Will Ron Paul pull off one last delegate surprise? (+video)
Ron Paul supporters in Nebraska appear on the verge of winning a plurality of delegates from their state to the GOP convention in Tampa, Fla. That could lead to him getting 15 minutes to address the convention audience.
Peter Grier is The Christian Science Monitor's Washington editor. In this capacity, he helps direct coverage for the paper on most news events in the nation's capital.
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Well, perhaps we should ask whether the forces of Ron Paul have one last trick up their collective sleeve, as opposed to focusing on the Texas libertarian himself. That’s because Paulites in Nebraska appear on the verge of winning a plurality of delegates from their state to the Tampa confab.
If they manage to accomplish this feat at their state convention this upcoming weekend, then Representative Paul will have won a plurality of delegates from five states, since his supporters have already captured the largest share of delegate votes from Iowa, Louisiana, Maine, and Minnesota. Under Republican National Committee rules, that means he’d qualify to have his name officially placed in nomination, and he’d get 15 minutes to address the convention audience.
That would be 15 minutes of air time that the forces of presumptive nominee Mitt Romney would find difficult to control. For this and other reasons, Paul supporters are rallying their social media forces to urge on their Cornhusker fellow believers.
“The meeting in Grand Island [Nebraska] on July 14 is going to be a showdown,” begins a post on the Daily Paul website. The author goes on to encourage Nebraskan Paul supporters to follow the model that worked in Maine – challenge voting machines, hire sheriffs for security, and so forth.
Wow, sounds like an interesting time, doesn’t it? Paul’s success in organizing in Nebraska appears to have already created fissures within the state’s GOP. As the Nebraskan political blog Leavenworth Street noted last week, Mr. Romney won 70 percent of the vote in the state’s May presidential beauty contest. Paul took 10 percent.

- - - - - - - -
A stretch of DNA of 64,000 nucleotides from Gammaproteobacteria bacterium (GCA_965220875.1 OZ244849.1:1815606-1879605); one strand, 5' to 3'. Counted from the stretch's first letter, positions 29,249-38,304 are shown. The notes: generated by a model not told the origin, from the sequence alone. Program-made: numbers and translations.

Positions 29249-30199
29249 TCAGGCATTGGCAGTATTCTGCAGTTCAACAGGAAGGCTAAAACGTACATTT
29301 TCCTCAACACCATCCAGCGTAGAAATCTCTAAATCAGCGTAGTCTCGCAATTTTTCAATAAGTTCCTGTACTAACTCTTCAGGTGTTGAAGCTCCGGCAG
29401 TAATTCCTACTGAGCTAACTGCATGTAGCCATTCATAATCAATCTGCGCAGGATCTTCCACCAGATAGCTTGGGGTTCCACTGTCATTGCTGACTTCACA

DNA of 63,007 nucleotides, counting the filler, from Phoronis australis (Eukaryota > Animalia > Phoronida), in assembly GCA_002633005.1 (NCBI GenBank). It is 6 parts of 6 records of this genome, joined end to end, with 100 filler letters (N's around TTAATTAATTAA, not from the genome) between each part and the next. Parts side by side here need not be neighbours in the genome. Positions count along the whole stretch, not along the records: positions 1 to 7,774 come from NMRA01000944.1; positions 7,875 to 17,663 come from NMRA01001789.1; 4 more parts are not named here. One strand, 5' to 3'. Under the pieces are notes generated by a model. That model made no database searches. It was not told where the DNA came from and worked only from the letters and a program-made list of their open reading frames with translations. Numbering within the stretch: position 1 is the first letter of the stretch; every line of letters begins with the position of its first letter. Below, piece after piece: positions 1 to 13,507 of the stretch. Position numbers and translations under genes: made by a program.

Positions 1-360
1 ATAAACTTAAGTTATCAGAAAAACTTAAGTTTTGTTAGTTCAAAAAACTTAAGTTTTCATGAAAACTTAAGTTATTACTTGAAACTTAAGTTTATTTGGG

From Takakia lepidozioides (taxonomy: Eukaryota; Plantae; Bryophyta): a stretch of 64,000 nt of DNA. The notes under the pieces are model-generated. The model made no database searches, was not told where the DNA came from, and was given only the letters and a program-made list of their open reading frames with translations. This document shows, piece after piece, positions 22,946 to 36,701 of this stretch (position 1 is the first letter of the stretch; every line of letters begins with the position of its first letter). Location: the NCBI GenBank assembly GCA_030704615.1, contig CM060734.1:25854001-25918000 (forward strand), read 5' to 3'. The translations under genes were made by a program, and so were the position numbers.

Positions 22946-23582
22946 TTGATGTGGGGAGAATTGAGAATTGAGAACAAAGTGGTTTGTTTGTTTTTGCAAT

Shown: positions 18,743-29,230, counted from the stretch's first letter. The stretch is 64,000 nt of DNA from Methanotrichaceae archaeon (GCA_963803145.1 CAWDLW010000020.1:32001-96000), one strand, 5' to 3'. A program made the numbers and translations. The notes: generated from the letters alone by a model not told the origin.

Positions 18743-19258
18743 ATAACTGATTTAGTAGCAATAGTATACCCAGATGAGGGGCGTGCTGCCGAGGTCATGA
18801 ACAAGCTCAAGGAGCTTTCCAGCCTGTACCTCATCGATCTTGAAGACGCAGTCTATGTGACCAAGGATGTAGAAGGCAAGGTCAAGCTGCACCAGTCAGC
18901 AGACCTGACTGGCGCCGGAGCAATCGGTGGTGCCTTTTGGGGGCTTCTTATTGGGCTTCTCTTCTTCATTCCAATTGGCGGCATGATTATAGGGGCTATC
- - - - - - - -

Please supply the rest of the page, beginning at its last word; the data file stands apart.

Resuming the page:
But that vote was nonbinding. By out-organizing Romney’s people at county conventions, Paul’s folks now have a majority on the GOP State Central Committee.
“Aren’t you proud of that Nebraskans? You have the opportunity to embarrass the Republican candidate, potentially screw up the opportunity to elect Romney over Barack Obama, and allow the Paulites to take over the platform committee and insert whatever Ron Paul plans (that voters have rejected) into the GOP platform,” wrote contributor Street Sweeper on the blog.
Hmm. Guess they’re a Romney person. The factional dispute has become heated enough that current state GOP chair Mark Fahleson has abandoned his plan to become a Republican National Committeeman and has announced he’ll stay in his post until the end of 2013. This averts the Paul-establishment warfare that might have broken out over the selection of his replacement.
What does Paul think of this? He’s not publicly saying. The official Paul campaign website makes no mention of the Nebraska dispute. Instead, it’s looking forward to a rally that Paul is planning in Tampa on Aug. 26 at the University of Florida’s Sun Dome.
“We have the Sun Dome rented, and we have plenty of room for a lot of people to come.... This is a very important event for us,” says Paul in a video to supporters posted on the site.
Paul goes on to stress that he needs lots of people to show up to help “validate” his libertarian message.
“It really is important that our numbers are there. If we can’t get but 200 people, our views aren’t validated,” he says.
Frankly, it sounds as if Paul is looking at the rally as his own mini-convention, where he’ll showcase his anti-Federal Reserve, anti-intervention-overseas views. In that sense, he could view it as more important than actually getting his 15 minutes of fame at the convention itself if his name is placed in nomination. The rally will be longer, after all: It runs from noon to 6 p.m. Plus, given the bored reporters that will be sitting around Tampa waiting for news to break out, it’s a pretty sure bet that it will receive extensive, and free, media coverage.